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Friday, December 22, 2006

Advice For The Lovelorn Law Student

In the past few months, several of my friends have told me that their children have decided to become lawyers, and even more terrifying, criminal defense lawyers.

Since I am nearing the end of a long, dismal career in that field, I feel qualified to advise the young in this one area. More than that, I feel it is my obligation.

Don't make the same blunder I did, please!

Thirty six years ago I entered into this quagmire still flushed with that optimism that JFK had inspired when I was a Junior in High School - you remember: “...The torch has been passed to a new generation ... Ask not blah blah blah, but what yada yada yada ...”

In law school I was brainwashed by the hope that the legal system might change the world. Courts had discovered civil rights and civil liberties, corrected past injustices, led fights against discrimination, abuses of police power, narrow mindedness of all brands.

My mistake was to believe that this era of enlightenment was the norm, would progress. In the telescope of years, I see now that it was a kind of Golden Age, a tsunami that comes rarely and yields to the bitter reaction that is society’s norm.

By the way: "tsunami" is a better metaphor than "pendulum" because experience teaches that return to balance is not inevitable - once given up, liberties are harder to win back. Societal stasis favors Order over the chaos of freedom. Take a poll among your peers. How many would agree that it is better to release a guilty person than convict an innocent one?

In my time, the tide receded almost immediately, at first impelled by good intentions as always. In the Seventies, the feminist movement raised consciences about injustices in rape laws. Then came the Drug War, spousal abuse, child abuse, gangs, guns, victims’ rights - hysterical responses to increasing crime rates then blamed on the progressive reforms of the previous decade.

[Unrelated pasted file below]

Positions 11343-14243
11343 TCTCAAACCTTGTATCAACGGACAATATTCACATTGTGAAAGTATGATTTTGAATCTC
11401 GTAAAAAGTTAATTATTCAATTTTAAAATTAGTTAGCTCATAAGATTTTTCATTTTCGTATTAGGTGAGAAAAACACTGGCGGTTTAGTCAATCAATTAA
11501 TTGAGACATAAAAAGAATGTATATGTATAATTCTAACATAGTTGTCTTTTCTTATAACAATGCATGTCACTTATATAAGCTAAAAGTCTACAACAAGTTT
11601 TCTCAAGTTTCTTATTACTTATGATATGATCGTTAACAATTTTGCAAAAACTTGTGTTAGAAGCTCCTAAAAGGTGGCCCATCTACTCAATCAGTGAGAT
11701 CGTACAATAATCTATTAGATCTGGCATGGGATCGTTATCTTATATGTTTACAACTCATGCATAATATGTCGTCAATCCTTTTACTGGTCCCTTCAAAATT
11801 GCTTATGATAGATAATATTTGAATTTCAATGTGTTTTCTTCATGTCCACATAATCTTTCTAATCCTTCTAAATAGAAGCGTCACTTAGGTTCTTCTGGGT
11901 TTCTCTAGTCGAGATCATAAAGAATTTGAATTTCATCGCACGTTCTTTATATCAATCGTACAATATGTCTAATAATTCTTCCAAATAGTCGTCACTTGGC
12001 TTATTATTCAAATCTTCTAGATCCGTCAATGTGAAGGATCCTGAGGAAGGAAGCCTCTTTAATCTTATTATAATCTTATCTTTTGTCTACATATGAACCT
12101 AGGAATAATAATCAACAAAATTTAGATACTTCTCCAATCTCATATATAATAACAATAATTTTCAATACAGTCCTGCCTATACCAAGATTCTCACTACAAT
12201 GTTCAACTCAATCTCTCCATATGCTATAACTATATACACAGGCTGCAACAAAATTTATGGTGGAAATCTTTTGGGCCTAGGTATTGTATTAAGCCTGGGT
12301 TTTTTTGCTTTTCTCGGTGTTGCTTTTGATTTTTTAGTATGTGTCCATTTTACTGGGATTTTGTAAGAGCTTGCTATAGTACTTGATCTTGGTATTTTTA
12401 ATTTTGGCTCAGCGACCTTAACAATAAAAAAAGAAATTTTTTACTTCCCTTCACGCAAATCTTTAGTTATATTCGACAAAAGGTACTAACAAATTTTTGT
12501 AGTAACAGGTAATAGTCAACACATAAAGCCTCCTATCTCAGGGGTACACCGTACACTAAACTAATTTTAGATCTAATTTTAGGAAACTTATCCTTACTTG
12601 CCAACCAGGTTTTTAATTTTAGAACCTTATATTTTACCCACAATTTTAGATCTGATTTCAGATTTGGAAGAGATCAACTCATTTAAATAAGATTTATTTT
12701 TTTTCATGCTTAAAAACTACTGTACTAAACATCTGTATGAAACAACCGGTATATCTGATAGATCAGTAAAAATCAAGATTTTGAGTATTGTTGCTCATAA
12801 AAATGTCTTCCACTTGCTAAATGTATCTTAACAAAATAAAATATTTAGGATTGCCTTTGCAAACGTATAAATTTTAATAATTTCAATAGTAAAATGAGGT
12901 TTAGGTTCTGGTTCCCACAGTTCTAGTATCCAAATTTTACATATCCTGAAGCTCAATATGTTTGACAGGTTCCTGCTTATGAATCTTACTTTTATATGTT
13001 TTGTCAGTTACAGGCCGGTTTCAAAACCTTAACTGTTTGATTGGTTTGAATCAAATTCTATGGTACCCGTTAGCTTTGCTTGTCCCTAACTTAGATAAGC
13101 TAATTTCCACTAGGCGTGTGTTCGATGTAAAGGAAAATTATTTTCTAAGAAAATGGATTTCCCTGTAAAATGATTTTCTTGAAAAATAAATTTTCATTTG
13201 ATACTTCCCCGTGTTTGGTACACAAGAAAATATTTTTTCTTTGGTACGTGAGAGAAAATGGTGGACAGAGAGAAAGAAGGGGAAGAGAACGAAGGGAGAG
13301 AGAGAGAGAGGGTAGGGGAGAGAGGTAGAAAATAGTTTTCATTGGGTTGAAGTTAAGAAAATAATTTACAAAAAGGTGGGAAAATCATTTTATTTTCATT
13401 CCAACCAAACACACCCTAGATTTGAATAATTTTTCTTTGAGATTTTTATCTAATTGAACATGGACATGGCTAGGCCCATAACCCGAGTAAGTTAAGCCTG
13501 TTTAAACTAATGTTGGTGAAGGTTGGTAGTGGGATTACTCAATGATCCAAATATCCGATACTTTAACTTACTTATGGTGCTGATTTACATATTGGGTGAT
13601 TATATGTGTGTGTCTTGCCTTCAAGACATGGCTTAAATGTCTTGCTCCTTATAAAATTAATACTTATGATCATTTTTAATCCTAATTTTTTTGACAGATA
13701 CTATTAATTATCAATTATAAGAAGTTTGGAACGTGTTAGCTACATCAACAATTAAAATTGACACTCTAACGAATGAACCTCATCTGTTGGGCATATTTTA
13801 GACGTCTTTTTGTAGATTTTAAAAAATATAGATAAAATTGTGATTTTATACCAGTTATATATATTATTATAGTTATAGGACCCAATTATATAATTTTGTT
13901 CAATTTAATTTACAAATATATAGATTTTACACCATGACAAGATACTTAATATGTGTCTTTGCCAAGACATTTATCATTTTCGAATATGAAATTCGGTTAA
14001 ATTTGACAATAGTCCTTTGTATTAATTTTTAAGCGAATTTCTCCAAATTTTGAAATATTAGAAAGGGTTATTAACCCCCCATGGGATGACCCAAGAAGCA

That the real causes of the upswing in crime were demographics, economics, drug technology, not the basics of the legal system hardly mattered. Perception counts more than truth. Every change was perceived as needed reform, not dangerous tampering with Justice.

Nonetheless, The System has crashed. Judges from top to bottom, drawn from the ranks of prosecutors, now see themselves as prosecutors in robes. Draconian laws, many passed through our “democratic” Initiative Process mandate long prison sentences while also making it easier to convict. Prisons are hellholes, overcrowded with hopeless exiles, death row packed with waiting skeletons. Ghetto streets are filled with a permanent underclass of guys with rap sheets.

Most of the advances of the Golden Age have been cancelled.

Appellate courts - federal and state - permit most hearsay and illegally seized evidence. The most egregious violations of rights and rules in trials are deemed “harmless error” if the appellate judges make up their own minds that the defendant was guilty anyway. No matter that the prosecutor withheld evidence, jurors lied, the defense lawyer slept. “Strict interpretation” of The Constitution and the “will of the voters” uphold laws that would have been struck down 30 years earlier.

It is not much fun to be a defense lawyer anymore, especially a public defender.

The L.A. Office grew enormously over the years and evolved into a cog of The System. The old motto was: Provide the most effective lawyers for the lowest cost. Now, it is: Provide cost effective lawyers, period. The change in emphasis is subtle but disastrous. Morale is at an all time low.

Imagine being assigned to defend a shoplifter with two prior felony convictions who can be sentenced to life in prison. A one day trial with no issues to argue, before a judge who last week was prosecuting these cases. The trial DA may sympathize - she’ll go to her supervisor for permission to offer a plea bargain - “strike a strike” and take a plea for six years in prison.

Back in the day, we felt we were the “best and the brightest,” winning against The System because we were smarter, more dedicated, more prepared than anyone in the courtroom. It was still hard to prevail, we lost more than we won, and it took a psychic toll. Now, it is impossible. Not only is The System stacked against the defense, prosecutors are the perceived heroes of The Culture. Most believe that it is noble to defend victims, not criminals.

So here's my conclusion:

I know now that nobility for lawyers is a snare and a delusion. But if you must become a lawyer and still want to think yourself noble, save the environment, or a doomed animal, or an artist ... but most of all, make lots of money and save some so you can tell them all to screw themselves.